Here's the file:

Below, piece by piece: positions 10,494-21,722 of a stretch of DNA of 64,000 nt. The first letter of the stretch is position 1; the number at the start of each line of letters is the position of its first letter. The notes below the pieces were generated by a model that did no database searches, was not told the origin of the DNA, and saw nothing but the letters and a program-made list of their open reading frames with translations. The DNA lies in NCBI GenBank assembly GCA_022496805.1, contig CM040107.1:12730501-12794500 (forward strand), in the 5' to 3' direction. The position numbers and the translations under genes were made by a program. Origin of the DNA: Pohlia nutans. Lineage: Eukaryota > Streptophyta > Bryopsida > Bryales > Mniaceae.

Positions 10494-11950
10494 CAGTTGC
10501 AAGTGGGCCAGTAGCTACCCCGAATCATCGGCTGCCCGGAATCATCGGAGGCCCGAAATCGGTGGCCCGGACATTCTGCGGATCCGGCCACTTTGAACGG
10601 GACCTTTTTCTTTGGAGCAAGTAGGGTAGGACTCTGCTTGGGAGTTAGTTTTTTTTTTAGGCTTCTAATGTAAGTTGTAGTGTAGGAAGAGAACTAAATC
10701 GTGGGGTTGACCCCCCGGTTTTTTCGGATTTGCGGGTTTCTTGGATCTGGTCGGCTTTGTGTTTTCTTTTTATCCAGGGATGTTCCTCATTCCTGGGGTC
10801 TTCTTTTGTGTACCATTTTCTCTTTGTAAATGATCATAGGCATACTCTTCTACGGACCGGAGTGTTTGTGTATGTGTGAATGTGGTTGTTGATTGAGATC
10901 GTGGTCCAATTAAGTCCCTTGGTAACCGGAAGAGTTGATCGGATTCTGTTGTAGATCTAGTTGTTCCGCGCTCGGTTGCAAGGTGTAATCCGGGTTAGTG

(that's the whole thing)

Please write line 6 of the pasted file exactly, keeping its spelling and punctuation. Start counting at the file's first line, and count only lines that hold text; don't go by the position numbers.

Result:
10701 GTGGGGTTGACCCCCCGGTTTTTTCGGATTTGCGGGTTTCTTGGATCTGGTCGGCTTTGTGTTTTCTTTTTATCCAGGGATGTTCCTCATTCCTGGGGTC